"The numbers from the last IPCC are a lower bound because it was recognized at the time that there was a lot of uncertainty about ice sheets. The numerical models used at the time did not have a complete representation of outlet glaciers and their interactions with the ocean. The results gathered in the last 2-3 years show that these are fundamental aspects that cannot be overlooked. As a result of the acceleration of outlet glaciers over large regions, the ice sheets in Greenland and Antarctica are already contributing more and faster to sea level rise than anticipated. If this trend continues, we are likely to witness sea level rise one meter or more by year 2100", he says.
"Unless we undertake urgent and significant mitigation actions, the climate could cross a threshold during the 21st century committing the world to a sea level rise of metres", said John Church
"Measurements around the world show that sea level has risen almost 20 centimeters since 1880," explains Professor Stefan Rahmstorf of the Potsdam Institute for Climate Impact Research, who will give the plenary speech on sea level rise at the congress. These data also reveal that the rate of sea level rise is closely linked to temperature: sea level rises faster the warmer it gets. "If sea level keeps rising at a constant pace, we will end up in the middle of that 18-59 cm IPCC range by 2100," says Rahmstorf. "But based on past experience I expect that sea level rise will accelerate as the planet gets hotter."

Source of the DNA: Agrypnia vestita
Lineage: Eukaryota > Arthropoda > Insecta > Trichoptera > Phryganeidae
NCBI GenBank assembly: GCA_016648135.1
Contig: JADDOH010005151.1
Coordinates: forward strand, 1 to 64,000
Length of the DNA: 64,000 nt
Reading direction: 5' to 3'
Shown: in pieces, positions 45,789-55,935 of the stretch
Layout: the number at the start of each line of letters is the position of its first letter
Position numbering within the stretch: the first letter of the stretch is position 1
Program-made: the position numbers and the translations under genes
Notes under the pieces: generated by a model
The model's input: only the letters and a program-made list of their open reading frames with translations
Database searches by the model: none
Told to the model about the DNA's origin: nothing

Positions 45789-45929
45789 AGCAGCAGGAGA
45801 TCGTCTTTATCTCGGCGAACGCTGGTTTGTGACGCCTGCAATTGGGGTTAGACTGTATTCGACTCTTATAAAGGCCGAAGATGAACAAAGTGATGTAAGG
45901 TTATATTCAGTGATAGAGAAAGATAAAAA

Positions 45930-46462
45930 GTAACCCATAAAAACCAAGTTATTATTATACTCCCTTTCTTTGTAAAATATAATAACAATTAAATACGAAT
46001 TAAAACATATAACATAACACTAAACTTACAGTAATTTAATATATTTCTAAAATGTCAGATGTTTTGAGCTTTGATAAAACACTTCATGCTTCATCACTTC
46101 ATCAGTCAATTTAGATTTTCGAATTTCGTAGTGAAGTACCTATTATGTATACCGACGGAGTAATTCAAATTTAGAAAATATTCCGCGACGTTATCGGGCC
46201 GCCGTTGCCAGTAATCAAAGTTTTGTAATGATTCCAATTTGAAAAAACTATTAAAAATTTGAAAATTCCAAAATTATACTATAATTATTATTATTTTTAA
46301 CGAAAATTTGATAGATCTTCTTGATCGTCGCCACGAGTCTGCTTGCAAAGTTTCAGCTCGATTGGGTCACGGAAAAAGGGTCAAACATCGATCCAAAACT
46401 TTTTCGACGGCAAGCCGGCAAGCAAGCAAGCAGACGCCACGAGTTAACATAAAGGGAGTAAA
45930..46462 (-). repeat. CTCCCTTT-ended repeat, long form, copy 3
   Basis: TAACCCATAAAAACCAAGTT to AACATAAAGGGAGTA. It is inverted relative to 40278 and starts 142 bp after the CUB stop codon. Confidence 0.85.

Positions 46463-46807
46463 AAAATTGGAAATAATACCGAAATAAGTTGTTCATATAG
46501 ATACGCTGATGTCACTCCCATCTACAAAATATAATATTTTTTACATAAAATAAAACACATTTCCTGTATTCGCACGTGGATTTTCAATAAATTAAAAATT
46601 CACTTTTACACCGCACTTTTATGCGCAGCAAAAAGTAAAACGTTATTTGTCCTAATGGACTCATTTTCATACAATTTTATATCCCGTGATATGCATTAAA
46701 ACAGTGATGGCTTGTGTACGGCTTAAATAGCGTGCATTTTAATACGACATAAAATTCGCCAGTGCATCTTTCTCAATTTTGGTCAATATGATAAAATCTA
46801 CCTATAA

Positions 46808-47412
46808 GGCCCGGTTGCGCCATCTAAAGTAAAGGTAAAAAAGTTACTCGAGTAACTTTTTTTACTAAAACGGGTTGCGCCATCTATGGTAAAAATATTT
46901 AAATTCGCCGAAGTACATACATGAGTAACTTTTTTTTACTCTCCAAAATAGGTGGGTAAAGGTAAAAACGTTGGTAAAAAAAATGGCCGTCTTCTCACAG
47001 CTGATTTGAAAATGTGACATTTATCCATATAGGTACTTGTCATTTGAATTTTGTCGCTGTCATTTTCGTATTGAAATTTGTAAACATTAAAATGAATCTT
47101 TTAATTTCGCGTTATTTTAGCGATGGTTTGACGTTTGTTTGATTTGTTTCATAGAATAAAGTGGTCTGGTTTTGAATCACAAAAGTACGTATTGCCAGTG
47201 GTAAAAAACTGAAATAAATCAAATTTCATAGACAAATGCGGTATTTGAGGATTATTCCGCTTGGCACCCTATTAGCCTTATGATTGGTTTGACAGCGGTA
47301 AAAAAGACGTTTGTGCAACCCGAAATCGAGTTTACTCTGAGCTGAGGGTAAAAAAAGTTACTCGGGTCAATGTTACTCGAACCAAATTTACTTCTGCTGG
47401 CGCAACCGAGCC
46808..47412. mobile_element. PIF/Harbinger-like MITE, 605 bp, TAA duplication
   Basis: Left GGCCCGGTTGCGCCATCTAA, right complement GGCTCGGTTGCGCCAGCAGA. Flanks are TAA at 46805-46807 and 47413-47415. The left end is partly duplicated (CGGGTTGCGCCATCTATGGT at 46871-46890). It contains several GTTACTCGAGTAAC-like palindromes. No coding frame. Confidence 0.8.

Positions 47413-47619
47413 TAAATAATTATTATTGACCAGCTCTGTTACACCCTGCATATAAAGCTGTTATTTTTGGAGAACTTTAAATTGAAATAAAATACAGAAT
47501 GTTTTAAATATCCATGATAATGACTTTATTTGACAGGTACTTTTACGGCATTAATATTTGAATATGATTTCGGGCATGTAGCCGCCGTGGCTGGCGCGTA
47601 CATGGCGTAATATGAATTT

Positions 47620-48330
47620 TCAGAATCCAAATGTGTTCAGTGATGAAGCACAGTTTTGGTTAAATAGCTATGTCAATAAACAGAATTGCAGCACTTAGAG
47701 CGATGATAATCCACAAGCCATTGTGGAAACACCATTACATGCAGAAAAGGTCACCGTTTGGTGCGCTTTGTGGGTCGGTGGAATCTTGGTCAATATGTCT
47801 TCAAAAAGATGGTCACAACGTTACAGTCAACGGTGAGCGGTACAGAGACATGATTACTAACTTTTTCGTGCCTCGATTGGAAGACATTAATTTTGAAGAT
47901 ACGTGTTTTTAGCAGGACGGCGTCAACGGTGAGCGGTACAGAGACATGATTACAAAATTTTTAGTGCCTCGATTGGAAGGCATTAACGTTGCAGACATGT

The impacts of sea level rise - even in the lower ranges of the current predictions - looks to be severe. Approximately ten percent of the worlds population - 600 million people - live in low lying areas in danger of being flooded (1). A previously released study led by John Church, shows that even a modest sea le
|Contact: Morten Jastrup|
University of Copenhagen